So I am starting 2021 with hope. Hope for kindness and wisdom in our leaders and among all of us. Hope for a return to trust in science and facts and the electoral system. Hope for progress on fighting racism, climate change, poverty, and gun violence. Hope for the end of COVID-19. So much to hope for, all of which will take effort and energy and commitment not only among our political leaders but among each and every one of us who has dreams of a better year, a better country, a better future.

And I hope that a year from now I will feel that this hopefulness was justified.

Image by DarkmoonArt_de from Pixabay

Blogging in a Pandemic: Rosh Hashanah 5781

What a very strange time we live in. A year ago I was preoccupied with moving my mother to Massachusetts and trying to help her find a way to settle into her new surroundings. I had no idea what to expect in the year to come. I really had no idea—who could have imagined what 5780, or what we ordinarily call 2020, would bring?

I have not blogged since late April about the way the pandemic has affected my life. Somehow I adjusted to the new, bizarre reality. Doing most things by Zoom, taking walks in new places, social distancing, and wearing masks—it all just started to become some form of an ordinary routine. Yes, there was always this underlying anxiety and fear of getting sick or having someone I care about get sick. But the change in routine became acceptable most of the time. All I kept saying was, “If only I could be with my family—hug and kiss my children and grandchildren—I could accept all these other restrictions.”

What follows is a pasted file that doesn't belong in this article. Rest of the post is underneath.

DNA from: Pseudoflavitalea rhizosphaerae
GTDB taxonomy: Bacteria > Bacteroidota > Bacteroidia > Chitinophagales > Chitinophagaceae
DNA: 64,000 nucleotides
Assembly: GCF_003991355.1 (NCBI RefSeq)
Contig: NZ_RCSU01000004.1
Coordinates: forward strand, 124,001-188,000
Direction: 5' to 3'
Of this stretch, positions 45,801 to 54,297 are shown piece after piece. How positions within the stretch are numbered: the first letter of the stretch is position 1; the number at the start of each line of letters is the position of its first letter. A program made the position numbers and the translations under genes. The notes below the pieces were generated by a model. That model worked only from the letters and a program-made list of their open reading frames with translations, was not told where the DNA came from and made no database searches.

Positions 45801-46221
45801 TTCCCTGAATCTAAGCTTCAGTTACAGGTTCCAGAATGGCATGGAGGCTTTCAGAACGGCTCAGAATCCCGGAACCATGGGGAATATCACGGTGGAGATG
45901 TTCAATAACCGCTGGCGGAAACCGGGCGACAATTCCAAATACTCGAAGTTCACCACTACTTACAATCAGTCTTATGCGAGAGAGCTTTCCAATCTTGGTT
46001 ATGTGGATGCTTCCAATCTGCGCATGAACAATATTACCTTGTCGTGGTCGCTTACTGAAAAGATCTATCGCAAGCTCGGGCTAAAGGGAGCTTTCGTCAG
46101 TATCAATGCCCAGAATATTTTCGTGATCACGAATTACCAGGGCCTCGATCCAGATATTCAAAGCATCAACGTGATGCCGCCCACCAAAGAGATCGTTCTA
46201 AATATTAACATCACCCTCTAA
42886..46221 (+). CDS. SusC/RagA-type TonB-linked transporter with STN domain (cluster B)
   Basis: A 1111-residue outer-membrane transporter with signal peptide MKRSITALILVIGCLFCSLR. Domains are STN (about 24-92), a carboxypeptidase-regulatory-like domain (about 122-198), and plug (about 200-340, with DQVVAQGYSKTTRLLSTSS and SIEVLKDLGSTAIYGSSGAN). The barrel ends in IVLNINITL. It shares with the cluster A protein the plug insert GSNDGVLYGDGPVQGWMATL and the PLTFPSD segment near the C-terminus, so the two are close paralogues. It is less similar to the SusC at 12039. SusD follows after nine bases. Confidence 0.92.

During the summer we started moving in that direction. We got tested and spent several days with our grandsons and their parents in August. My younger daughter came to spend my birthday with me, and I couldn’t resist a birthday hug.

The summer almost felt normal in some ways although we were terribly sad to miss our traditional week with the family on the Cape. The beach was hardly crowded, so we could walk without masks and sit and read like we always do.  We didn’t eat out like we ordinarily do, and in town we had to wear masks, but overall being on the Cape was as restorative and relaxing as it always has been.

But summer is almost over. Rosh Hashanah is for me the first real sign that fall is upon us. And we spent a lot of time in the last month wondering how in the world we would celebrate the holiday. A Zoom Passover was a novelty and was truly special; but the novelty of Zoom has worn off, and Rosh Hashanah is a different kind of holiday. Passover is centered on the home—the seder is its central ritual. Rosh Hashanah is centered on the synagogue—listening to the service, hearing the shofar, being in the sanctuary, seeing our friends. We can’t be in the synagogue this year. And frankly, watching services by Zoom really isn’t very appealing. Though we will try.

So we’ve decided that we have to do something more than sit home alone and watch a service on our computer. We all got tested this week, and my daughters, son-in-law, and grandsons will be coming to stay with us for the holiday. No amount of apples and honey will be sweeter than that.

By Gilabrand (Own work) [CC BY-SA 3.0 (, via Wikimedia Commons